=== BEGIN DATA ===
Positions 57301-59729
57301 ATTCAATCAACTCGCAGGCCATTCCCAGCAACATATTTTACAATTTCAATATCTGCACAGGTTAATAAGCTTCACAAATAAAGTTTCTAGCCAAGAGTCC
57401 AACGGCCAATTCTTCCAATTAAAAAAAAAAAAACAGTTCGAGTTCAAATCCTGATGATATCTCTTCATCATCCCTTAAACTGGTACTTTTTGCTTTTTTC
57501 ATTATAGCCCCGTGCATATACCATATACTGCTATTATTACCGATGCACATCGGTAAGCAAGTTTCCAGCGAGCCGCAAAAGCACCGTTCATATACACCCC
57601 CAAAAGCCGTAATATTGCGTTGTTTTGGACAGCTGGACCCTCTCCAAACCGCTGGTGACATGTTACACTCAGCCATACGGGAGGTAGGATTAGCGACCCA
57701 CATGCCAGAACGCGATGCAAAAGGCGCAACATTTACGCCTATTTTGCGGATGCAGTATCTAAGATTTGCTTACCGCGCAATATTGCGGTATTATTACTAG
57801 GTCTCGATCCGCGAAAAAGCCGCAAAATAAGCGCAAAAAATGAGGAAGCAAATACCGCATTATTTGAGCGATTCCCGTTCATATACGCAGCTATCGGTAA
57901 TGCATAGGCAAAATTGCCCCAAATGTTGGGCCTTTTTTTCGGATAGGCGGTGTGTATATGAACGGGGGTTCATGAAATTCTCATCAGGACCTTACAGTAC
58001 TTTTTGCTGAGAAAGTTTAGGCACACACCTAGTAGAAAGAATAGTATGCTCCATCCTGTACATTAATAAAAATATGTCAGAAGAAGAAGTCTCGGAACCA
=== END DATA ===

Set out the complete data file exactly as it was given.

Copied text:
Positions 57301-59729
57301 ATTCAATCAACTCGCAGGCCATTCCCAGCAACATATTTTACAATTTCAATATCTGCACAGGTTAATAAGCTTCACAAATAAAGTTTCTAGCCAAGAGTCC
57401 AACGGCCAATTCTTCCAATTAAAAAAAAAAAAACAGTTCGAGTTCAAATCCTGATGATATCTCTTCATCATCCCTTAAACTGGTACTTTTTGCTTTTTTC
57501 ATTATAGCCCCGTGCATATACCATATACTGCTATTATTACCGATGCACATCGGTAAGCAAGTTTCCAGCGAGCCGCAAAAGCACCGTTCATATACACCCC
57601 CAAAAGCCGTAATATTGCGTTGTTTTGGACAGCTGGACCCTCTCCAAACCGCTGGTGACATGTTACACTCAGCCATACGGGAGGTAGGATTAGCGACCCA
57701 CATGCCAGAACGCGATGCAAAAGGCGCAACATTTACGCCTATTTTGCGGATGCAGTATCTAAGATTTGCTTACCGCGCAATATTGCGGTATTATTACTAG
57801 GTCTCGATCCGCGAAAAAGCCGCAAAATAAGCGCAAAAAATGAGGAAGCAAATACCGCATTATTTGAGCGATTCCCGTTCATATACGCAGCTATCGGTAA
57901 TGCATAGGCAAAATTGCCCCAAATGTTGGGCCTTTTTTTCGGATAGGCGGTGTGTATATGAACGGGGGTTCATGAAATTCTCATCAGGACCTTACAGTAC
58001 TTTTTGCTGAGAAAGTTTAGGCACACACCTAGTAGAAAGAATAGTATGCTCCATCCTGTACATTAATAAAAATATGTCAGAAGAAGAAGTCTCGGAACCA